Pursuant to Local No. 1's collective bargaining agreement, business agents assign temporary heating work to journey-level union members. The work commands full wages and benefits, but, according to Collier, it is considered substandard, relatively menial labor. See Collier Decl. ¶¶ 28-29. Whether Local No. 1 also assigns or refers other types of jobs is a point of dispute. Collier asserts that Local No. 1 business agents regularly "hire and refer" union members to jobs other than temporary heating jobs. Id. ¶ 30. I take the claim to be true for the purposes of this motion. The parties do appear to agree that (1) self-solicitation (including so-called "shaping" a job, which entails visiting a job site to inquire whether positions are available) is a primary way union members obtain jobs, and (2) the union assists its members in obtaining non-temporary-heat jobs to at least some extent. For example, Collier obtained a non-temporary-heat job in April 2002 by "shaping" it after reviewing a listing of available jobs (so-called "green card" lists) posted in the union's office. Collier also got at least some non-temporary-heat work through union business agents. In September 2000, for example, she received a job installing sewer lines with F&G Mechanical Corp. Collier also received jobs with Reliable Fire Protection, Inc. and Kagan Custom Kitchens through business agents, but her testimony implied this work was relatively menial. See Collier Dep. 138, 144.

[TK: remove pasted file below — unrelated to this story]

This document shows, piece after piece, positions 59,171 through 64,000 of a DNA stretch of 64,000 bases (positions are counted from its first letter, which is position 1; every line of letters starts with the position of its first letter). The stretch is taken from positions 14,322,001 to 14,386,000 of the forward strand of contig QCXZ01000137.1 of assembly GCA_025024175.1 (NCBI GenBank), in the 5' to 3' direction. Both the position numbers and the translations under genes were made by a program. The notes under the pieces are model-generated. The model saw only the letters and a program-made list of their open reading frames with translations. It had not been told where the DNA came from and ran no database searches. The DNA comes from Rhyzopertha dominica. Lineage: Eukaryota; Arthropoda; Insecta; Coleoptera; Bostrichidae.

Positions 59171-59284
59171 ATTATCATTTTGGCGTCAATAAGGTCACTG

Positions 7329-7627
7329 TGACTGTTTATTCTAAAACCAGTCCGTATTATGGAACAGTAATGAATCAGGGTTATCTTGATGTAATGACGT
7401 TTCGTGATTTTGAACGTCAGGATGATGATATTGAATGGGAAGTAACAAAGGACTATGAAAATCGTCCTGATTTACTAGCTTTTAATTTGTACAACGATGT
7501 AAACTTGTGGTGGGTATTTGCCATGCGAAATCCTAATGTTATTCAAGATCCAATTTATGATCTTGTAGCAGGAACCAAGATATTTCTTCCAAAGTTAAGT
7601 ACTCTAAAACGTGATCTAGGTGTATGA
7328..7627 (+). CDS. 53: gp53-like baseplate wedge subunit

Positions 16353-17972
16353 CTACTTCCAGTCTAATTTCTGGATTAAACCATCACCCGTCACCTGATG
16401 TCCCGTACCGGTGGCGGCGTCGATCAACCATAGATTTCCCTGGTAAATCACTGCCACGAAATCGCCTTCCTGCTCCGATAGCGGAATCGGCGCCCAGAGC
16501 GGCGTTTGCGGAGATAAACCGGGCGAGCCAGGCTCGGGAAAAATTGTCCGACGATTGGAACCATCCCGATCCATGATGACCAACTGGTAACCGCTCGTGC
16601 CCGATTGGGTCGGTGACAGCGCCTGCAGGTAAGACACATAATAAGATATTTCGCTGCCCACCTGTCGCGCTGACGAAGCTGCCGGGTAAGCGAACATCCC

On February 26, 2004, Collier filed a charge with the Equal Employment Opportunity Commission ("EEOC") against Local No. 1.*fn4 Having received a right to sue letter from the EEOC, Collier commenced this action on July 11, 2005.

DISCUSSION

Defendants move for summary judgment on Collier's discrimination claims, arguing that Collier has not established a prima facie case of discrimination by Local No. 1.*fn5

Collier argues that the record contains sufficient evidence to support a jury's conclusion that (1) Local No. 1 withheld work assignments from female and African-American union members who sought the work, including Collier; and (2) Local No. 1 referred more and better-quality assignments to white male union members than to female and African-American union members, including Collier. Collier seeks to recover under theories of disparate treatment and disparate impact. I conclude that she has failed to establish a prima facie case against Local. No. 1 under either theory.*fn6